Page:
Namibia boosts some of the most stunning landscapes in Africa and a trip through the country is one of the great road adventures. I can safely say, it has been one of my favourite road trips I’ve experienced.
The natural wonders such as that mighty gash in the earth at Fish River Canyon, the second largest canyon in the world without a Casino or hardly a tourist in sight. The solitude during the early sunrise is awe-inspiring and your thoughts of the San People legend that the wildly twisting Canyon was gouged out frantically scrambling snake, Koutein Kooru, as hunters pursued him into the desert.
Witnessing the sunrise over the red dunes of Sossusvlei where some of the dunes reach as high as 325m that are part of the oldest and driest ecosystems on earth is a must. The Dead Vlei is an unearthly dry open landscape amid lonely dunes with dead tree trunks scattered throughout has an eerie feel when alone.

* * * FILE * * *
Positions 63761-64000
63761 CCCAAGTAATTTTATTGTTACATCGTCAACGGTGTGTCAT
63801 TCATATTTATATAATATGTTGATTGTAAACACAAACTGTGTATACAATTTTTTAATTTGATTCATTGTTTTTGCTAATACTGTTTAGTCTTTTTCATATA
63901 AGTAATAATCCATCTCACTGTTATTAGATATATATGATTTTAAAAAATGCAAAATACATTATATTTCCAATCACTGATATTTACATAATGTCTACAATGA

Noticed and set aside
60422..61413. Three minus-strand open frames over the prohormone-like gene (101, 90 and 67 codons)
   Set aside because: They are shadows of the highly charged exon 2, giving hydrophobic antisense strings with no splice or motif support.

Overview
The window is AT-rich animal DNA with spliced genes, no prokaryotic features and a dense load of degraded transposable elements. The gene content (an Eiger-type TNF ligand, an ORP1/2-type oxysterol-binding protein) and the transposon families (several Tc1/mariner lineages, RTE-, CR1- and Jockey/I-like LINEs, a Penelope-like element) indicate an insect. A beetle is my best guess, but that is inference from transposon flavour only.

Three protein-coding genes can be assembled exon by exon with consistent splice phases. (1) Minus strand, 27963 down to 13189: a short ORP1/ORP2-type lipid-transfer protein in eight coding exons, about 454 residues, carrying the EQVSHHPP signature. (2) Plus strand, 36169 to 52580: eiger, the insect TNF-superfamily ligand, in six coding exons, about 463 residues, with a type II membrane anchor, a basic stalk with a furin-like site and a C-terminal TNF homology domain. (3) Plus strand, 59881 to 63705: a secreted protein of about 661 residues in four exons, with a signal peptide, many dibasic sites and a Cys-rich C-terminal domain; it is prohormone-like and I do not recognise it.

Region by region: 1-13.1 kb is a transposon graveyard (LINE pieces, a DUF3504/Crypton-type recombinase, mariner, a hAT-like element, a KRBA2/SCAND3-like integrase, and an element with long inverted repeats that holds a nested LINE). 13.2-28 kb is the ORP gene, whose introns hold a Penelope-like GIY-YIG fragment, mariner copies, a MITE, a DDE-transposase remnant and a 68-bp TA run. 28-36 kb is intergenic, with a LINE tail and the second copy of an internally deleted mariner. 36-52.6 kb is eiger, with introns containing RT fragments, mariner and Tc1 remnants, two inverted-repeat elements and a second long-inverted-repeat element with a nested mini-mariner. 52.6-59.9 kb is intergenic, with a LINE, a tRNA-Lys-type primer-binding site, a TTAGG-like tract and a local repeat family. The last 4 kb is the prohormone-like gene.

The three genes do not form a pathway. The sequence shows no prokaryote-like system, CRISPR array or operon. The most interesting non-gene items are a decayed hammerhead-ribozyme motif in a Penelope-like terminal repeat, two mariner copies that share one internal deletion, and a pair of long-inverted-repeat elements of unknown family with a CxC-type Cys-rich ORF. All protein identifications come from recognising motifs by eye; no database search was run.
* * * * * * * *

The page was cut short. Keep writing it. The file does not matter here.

The desert stretches for kilometers in all directions that astonishingly has an abundance of wildlife, then you reach an eerie ghost town of Kolmanskop that’s been engulfed by the desert. In it’s heyday it boosted casinos, a bowling alley and hotels, etc but with the WWI and slump in diamond sales, leaving the last person locked up.
Further north through the wilderness of the Skelton Coast and the colony of over 100,000 seals, the landscape changes to a greener, more fertile landscape and village life appearing. The plan was to relax along the Okavango river that is fed from Congo for a few days, but with the late rains accommodation was closed. I pushed on through the Caprivi Strip and headed towards Chobe in Botswana and the mighty Victoria Falls.